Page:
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Writing Good Multiple-Choice Questions
Whether by choice or necessity, many of us find ourselves testing using multiple-choice questions. However, these kinds of questions can test more than rote memory. Designed well, they can assess higher levels of cognitive ability.
Do's and Don'ts
There are a number of do's and don'ts regarding writing questions. In general, minimize the amount of reading and use words familiar to the students. The question should be clearly stated and should address a significant course item. There should be 4-5 choices with plausible distractors and one best choice. For an extended list of do's and don'ts, click here.
Beyond Just Facts
You can test levels of thinking beyond rote memorization using questions such as " which of the following best illustrates …," " what is the correct interpretation of the graph below," or "given the data in the table, what would be the best hypothesis as to the cause?"
Develop a test bank by asking questions in which changing the question would result in a different one of the same choices to be correct or keeping the same question and changing two of the choices results in a different correct answer. That way, one good test item can become four or five possible exam questions.
The statistical information generated by scanning the answer sheets can be used to critique and revise questions and possibly give additional credit when warranted. Statistics include the number of students that got the question correct, the number of students that selected each of the choices, how the upper third of the class (based on total exam performance) answered the question compared to the lower third, and, based on that statistic, how the question discriminates between high scoring and low scoring students.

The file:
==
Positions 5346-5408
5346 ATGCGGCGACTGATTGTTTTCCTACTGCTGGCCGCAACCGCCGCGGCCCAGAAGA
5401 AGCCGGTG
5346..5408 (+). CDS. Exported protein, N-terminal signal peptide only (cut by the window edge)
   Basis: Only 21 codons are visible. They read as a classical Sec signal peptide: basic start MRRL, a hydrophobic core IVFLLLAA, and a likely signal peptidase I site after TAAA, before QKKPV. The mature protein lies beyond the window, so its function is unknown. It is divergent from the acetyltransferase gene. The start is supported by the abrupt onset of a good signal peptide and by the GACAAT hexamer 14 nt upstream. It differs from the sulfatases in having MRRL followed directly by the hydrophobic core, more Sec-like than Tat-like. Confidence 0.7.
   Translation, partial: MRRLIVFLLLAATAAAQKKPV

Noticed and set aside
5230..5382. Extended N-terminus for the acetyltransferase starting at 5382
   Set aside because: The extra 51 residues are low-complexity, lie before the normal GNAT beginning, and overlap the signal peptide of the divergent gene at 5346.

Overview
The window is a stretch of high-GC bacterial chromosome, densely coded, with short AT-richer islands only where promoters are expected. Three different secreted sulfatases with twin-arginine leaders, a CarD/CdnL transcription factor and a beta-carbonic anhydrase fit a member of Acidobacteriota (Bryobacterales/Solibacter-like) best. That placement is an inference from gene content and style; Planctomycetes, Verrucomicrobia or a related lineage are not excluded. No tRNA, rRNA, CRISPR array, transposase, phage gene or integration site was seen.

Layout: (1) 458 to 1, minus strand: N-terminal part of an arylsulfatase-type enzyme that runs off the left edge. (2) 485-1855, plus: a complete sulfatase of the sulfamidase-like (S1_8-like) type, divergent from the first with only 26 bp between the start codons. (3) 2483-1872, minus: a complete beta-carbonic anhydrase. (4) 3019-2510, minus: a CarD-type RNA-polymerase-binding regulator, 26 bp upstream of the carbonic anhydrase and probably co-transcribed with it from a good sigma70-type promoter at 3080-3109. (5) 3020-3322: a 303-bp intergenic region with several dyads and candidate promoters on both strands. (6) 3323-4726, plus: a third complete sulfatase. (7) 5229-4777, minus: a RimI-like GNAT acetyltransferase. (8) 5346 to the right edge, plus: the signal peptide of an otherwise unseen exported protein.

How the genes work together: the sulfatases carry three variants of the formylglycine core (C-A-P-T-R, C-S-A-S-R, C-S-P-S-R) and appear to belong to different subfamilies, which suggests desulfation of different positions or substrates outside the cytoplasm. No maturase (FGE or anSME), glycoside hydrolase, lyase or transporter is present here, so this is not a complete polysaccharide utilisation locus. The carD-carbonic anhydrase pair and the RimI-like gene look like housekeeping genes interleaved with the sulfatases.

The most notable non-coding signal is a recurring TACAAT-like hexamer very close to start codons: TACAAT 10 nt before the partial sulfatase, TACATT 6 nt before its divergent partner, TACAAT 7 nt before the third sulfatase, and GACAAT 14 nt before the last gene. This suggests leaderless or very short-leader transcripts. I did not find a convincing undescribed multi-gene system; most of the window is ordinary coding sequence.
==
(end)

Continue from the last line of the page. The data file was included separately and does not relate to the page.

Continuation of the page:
Before, During, and After
Finally, consider the following. Before the exam, explain the nature of your questions, show some examples, and give practice questions from previous exams. During the exam, be available to answer student questions, clarify and rephrase exam items, and announce changes to the class if necessary. After the exam, based on the statistical analysis, review at least the most troublesome questions in class, be open to student feedback on questions, and offer the students a chance to submit justifications for their answers for possible credit. Require that the justification be clearly stated, show how the student interpreted the question and the reasoning behind the answer, and demonstrate that the student understands the concept involved. Given those criteria, only a small percentage of the class will submit arguments. It will give you additional feedback as to how your questions are interpreted by students and give the student an opportunity to construct a logical argument.
Jacobs, L. & Chase, C. (1992). Developing and using tests effectively: A guide for faculty. San Francisco, CA: Jossey-Bass
Center for Teaching, Vanderbilt University